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New IBA Abounds with Birds

By Amanda Bichel, Ontario IBA Coordinator, Bird Studies Canada


Photo: Mike Burrell

Bird Studies Canada and partners are thrilled to announce the designation of a new Important Bird and Biodiversity Area (IBA) in the southwestern James Bay region! The new site amalgamates seven former IBAs, covers an additional 716 km2, and was created to better reflect bird habitat use and movements within this unique area. The new IBA is named Pei lay sheesh kow, which in Cree means ‘an area that abounds with birds’ – a description it certainly lives up to!

The area has been identified as an IBA because it hosts large congregations of birds, serving as an important stopover point for shorebirds and staging area for waterfowl between the Arctic and Atlantic oceans. More than 25 species of shorebirds depend on the James Bay while on their way south in late summer and fall (including juvenile birds making their first migration). In spring and fall, many waterfowl species gather off-shore; some, like the Black Scoter, undergo flight feather moult at this time.

The table below highlights some of the impressive waterbird populations that depend on Pei lay sheesh kow. Remember that IBAs like this one are designated when at least 1% of a bird species’ global or continental population uses them regularly. Also keep in mind that these are daily totals. The seasonal totals are even more staggering!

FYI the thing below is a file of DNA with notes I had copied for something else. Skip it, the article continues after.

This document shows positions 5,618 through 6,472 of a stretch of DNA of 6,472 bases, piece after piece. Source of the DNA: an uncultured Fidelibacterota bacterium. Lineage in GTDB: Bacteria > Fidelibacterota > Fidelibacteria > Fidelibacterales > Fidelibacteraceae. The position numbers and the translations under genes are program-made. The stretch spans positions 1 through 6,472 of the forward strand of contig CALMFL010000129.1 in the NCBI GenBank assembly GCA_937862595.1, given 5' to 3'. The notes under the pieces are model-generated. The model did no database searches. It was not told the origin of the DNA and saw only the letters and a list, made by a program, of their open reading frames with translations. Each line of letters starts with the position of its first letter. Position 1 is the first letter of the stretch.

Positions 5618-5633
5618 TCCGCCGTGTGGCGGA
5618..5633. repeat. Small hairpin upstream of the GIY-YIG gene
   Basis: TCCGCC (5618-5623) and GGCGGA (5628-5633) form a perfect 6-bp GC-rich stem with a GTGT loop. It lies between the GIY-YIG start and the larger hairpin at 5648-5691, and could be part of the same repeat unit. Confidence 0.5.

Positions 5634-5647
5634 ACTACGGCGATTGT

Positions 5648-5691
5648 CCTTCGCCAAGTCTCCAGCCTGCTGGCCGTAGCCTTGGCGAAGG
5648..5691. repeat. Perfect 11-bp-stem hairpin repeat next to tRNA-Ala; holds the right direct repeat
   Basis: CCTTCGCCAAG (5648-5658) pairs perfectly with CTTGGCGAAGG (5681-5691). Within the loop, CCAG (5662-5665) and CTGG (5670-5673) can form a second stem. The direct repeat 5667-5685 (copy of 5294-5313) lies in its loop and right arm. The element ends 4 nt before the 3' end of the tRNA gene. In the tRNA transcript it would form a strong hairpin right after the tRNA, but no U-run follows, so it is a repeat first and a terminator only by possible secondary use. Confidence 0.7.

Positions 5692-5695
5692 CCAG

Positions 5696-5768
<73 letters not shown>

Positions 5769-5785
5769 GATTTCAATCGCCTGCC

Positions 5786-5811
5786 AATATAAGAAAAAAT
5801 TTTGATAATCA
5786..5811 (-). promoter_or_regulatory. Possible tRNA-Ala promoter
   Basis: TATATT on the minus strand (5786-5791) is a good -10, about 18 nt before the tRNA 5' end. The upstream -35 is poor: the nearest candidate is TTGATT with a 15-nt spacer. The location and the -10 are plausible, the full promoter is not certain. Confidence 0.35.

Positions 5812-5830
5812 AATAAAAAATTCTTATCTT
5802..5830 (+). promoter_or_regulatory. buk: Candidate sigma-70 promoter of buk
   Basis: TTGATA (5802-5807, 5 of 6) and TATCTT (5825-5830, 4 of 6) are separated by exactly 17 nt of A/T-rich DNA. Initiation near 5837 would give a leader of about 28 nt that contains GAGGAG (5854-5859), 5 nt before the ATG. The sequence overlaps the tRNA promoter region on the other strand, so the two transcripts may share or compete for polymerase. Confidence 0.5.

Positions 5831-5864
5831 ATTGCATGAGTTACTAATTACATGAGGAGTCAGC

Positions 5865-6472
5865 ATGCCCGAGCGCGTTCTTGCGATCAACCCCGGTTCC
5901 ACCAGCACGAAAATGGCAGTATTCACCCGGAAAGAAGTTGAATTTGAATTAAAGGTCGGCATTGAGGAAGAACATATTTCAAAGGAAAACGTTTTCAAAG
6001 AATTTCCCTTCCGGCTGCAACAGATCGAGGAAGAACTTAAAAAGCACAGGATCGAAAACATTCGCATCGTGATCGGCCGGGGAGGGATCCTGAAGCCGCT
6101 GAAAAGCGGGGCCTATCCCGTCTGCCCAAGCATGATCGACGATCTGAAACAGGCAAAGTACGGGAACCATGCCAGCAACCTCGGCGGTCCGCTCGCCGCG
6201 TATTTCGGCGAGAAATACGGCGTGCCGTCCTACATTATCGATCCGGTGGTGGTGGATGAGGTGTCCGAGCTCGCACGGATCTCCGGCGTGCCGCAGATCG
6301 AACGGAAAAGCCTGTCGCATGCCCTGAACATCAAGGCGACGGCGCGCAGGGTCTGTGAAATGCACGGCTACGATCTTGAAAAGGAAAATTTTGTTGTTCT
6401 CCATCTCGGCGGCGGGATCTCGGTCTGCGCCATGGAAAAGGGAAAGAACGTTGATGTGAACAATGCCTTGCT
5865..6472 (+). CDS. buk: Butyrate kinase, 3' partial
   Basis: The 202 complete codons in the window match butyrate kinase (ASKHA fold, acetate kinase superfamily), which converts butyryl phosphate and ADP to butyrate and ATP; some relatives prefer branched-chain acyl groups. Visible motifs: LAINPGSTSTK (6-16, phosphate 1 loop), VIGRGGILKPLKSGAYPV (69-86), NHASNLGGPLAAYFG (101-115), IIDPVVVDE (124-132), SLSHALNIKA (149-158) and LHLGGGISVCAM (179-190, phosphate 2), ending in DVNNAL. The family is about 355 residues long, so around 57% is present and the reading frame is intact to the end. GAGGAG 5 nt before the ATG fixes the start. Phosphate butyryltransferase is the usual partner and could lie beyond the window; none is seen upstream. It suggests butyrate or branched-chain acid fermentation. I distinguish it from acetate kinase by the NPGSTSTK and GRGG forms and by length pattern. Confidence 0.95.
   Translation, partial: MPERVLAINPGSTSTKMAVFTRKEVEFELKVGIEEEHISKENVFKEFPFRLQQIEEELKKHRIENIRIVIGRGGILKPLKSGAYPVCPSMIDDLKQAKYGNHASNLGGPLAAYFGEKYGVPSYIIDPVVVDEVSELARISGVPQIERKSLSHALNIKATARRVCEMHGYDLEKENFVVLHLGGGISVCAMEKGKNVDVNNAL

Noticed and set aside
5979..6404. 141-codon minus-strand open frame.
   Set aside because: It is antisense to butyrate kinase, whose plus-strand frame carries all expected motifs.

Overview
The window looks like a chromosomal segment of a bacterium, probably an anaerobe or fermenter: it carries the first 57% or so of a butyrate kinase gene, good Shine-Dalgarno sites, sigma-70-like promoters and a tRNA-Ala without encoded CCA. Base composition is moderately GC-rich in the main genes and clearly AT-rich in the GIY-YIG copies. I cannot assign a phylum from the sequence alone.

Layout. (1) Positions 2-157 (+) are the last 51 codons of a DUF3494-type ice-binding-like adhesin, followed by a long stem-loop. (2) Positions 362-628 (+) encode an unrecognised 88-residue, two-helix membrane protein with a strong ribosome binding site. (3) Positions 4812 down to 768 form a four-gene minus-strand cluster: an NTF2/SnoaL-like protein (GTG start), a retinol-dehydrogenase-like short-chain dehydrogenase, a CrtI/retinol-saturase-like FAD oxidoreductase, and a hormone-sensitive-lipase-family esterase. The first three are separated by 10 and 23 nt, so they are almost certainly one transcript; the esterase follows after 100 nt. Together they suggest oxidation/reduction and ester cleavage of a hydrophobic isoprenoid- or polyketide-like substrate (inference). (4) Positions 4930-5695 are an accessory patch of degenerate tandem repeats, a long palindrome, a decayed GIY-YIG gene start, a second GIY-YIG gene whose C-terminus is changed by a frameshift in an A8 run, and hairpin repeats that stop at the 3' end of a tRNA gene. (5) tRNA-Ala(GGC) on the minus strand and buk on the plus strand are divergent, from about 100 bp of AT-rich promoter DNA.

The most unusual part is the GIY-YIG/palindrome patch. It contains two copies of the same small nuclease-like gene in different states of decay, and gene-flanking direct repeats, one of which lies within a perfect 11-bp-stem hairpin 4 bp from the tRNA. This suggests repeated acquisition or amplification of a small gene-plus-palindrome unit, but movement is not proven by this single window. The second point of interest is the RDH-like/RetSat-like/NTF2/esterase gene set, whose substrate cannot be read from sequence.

Species name Number observed (daily maximum) Percent of global population
Black Scoter 39,102 1.7
Brant 24,100 4.3
Hudsonian Godwit 3295 4.7
Pectoral Sandpiper 1584 2.5
Red Knot 6200 5.6 *
White-rumped Sandpiper 35,000 3.1

*Percent of continental population

 

The Moose Cree First Nation (MCFN), whose traditional territory completely encompasses the IBA, played a major role in defining the new site by applying local knowledge of birds, habitats, and land use. Members of MCFN are also watching over the site as IBA Caretakers.

Shorebirds are in steep decline, and are considered a priority for conservation action in the Western Hemisphere. Thankfully, the James Bay Shorebird Project was initiated in 2009 to better understand shorebird abundance and habitat use in the region. Bird Studies Canada is pleased to be a part of it, along with partners Canadian Wildlife Service, Ontario Ministry of Natural Resources and Forestry, the Royal Ontario Museum, MCFN, and Nature Canada. Work done within the IBA by participants in the James Bay Shorebird Project has included setting up Motus towers, deploying transmitters on a variety of shorebirds, and advocating for this candidate site to be designated a Western Hemisphere Shorebird Reserve Network site.

Exciting conservation work is ongoing at this IBA, so check back with the Bird Studies Canada blog for updates. To learn more, support this and other IBAs, and join the IBA community, sign up for the Ontario IBA newsletter or subscribe to our national Facebook page and group.

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